New Insight into Drug Resistance in Metastatic Melanoma
News Jun 04, 2014
Their findings suggest that using a combination of targeted therapies may be a more effective approach in the clinic.
Melanoma is a form of cancer that develops from melanocytes – the pigment-producing cells in skin. Advanced metastatic melanoma – where the cancer has spread throughout the body – is associated with poor survival, so new treatments are urgently needed.
In about 50% of melanoma cases, the tumour contains a mutation in a gene known as BRAF. Drugs that target BRAF – such as vemurafenib – have increased survival in patients with this mutation. However, many of these patients go on to develop resistance to treatment and their disease returns.
Now researchers from the Cancer Research UK Manchester Institute at The University of Manchester – part of the Manchester Cancer Research Centre – have explored what happens in melanoma cells following inhibition of BRAF.
Professor Richard Marais, who led the research, said: “BRAF inhibitors have improved survival for patients with metastatic melanoma. Unfortunately, eventual drug resistance is preventing long-term cure in most of these patients. We wanted to understand how these drugs might induce unwanted effects in melanoma cells – particularly in cells which also have a mutation in the RAS gene.”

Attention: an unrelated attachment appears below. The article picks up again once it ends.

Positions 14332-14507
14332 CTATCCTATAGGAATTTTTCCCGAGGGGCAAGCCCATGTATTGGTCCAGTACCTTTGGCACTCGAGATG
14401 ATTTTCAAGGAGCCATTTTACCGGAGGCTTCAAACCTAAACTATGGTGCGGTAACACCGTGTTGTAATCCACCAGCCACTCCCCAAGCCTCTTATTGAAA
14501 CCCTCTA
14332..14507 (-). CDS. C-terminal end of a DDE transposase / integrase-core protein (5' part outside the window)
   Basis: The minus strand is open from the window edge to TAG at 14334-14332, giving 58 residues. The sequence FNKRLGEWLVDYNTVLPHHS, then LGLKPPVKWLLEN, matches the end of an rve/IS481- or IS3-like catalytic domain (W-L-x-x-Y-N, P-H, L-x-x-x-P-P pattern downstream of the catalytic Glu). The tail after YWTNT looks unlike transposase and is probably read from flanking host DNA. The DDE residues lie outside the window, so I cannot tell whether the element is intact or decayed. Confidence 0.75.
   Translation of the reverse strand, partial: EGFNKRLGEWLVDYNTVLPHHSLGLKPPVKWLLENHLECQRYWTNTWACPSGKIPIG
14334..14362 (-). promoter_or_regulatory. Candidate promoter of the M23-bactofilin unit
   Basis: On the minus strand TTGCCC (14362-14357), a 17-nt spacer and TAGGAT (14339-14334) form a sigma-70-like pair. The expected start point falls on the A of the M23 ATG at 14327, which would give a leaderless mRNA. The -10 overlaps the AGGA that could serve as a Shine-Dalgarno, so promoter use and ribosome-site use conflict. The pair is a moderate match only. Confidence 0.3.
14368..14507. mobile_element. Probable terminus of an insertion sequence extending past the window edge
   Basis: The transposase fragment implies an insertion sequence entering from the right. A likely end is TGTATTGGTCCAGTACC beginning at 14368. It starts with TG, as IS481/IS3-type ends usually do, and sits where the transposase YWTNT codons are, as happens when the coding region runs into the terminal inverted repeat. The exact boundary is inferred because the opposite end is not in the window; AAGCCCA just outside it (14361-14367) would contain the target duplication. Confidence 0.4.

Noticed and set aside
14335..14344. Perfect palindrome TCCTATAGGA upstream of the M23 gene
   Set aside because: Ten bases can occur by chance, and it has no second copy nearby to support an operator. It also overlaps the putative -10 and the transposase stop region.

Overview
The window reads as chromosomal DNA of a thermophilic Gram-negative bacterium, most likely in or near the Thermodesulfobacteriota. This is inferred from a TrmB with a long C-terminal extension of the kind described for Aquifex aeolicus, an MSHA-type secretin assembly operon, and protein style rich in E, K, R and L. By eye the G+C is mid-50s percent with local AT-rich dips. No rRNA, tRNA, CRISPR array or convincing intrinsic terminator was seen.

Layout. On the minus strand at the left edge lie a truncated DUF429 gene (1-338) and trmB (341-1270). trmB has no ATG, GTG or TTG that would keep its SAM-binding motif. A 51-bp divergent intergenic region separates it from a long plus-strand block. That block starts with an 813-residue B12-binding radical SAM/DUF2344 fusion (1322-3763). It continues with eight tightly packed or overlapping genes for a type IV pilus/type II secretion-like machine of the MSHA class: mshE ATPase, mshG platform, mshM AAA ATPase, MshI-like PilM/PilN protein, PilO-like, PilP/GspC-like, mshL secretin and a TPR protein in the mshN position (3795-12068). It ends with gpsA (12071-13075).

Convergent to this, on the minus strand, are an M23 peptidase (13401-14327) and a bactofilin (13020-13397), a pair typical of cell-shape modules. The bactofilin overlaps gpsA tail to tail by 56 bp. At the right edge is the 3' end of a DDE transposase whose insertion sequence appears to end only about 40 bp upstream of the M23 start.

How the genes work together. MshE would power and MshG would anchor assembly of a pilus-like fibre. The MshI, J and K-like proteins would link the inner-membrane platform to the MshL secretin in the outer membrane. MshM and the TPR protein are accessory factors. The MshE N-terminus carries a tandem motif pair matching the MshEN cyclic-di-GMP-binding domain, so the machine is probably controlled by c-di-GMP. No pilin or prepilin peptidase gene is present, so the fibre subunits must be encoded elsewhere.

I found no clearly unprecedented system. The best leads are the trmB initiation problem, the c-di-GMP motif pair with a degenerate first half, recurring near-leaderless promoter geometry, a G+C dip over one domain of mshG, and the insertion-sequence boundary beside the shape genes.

The group found that blocking BRAF activity, either using drugs or by altering a cell’s genes, led to the RAS-mutated melanoma cells changing shape and becoming more invasive. These changes in behaviour would lead to metastatic spread of the disease throughout the body. Their study, published recently in the journal Science Signaling, showed that the BRAF inhibitors re-activated certain pathways within cells leading to melanoma cells becoming resistant to therapy.
“We found that we could counteract this behaviour by adding a second drug to the BRAF inhibitor – one that targets MEK. It looks like our study further supports the combined use of both BRAF and MEK inhibitors in melanoma patients,” added Professor Marais.
Animal venoms are the subject of study at research center based at the Butantan Institute in São Paulo. But in this case, the idea is not to find antidotes, but rather to use the properties of the venoms themselves to identify molecular targets of diseases and, armed with that knowledge, develop new compounds that can be used as medicines.